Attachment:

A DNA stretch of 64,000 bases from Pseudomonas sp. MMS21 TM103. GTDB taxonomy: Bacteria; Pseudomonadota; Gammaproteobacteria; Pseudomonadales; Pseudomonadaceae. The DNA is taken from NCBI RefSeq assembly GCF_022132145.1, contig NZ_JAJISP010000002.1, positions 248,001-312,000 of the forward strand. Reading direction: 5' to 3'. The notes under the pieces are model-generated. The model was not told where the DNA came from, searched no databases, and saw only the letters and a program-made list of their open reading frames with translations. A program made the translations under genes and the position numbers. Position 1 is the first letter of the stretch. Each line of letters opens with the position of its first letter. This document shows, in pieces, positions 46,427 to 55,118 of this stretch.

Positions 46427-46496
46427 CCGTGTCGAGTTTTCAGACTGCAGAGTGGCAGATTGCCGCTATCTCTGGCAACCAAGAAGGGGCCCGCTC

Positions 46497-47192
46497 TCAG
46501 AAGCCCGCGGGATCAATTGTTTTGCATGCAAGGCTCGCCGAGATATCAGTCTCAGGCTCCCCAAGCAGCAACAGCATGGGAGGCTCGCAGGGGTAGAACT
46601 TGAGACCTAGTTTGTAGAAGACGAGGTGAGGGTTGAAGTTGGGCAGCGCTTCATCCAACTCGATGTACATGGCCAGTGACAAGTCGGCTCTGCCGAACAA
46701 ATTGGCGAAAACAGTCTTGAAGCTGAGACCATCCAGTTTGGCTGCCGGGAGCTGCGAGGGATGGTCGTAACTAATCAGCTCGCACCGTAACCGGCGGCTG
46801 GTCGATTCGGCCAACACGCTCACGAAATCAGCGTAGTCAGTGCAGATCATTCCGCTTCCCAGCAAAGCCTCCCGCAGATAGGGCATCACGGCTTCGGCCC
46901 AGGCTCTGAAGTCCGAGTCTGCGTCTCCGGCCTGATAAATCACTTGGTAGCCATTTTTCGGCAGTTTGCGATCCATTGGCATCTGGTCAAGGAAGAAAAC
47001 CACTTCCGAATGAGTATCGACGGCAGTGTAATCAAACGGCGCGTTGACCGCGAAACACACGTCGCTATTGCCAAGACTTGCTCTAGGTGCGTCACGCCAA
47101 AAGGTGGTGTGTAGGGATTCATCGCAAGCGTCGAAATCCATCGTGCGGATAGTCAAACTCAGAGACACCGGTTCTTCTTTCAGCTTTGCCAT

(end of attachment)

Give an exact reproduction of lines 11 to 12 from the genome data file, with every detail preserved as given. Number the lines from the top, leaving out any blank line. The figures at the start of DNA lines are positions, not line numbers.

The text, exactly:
47001 CACTTCCGAATGAGTATCGACGGCAGTGTAATCAAACGGCGCGTTGACCGCGAAACACACGTCGCTATTGCCAAGACTTGCTCTAGGTGCGTCACGCCAA
47101 AAGGTGGTGTGTAGGGATTCATCGCAAGCGTCGAAATCCATCGTGCGGATAGTCAAACTCAGAGACACCGGTTCTTCTTTCAGCTTTGCCAT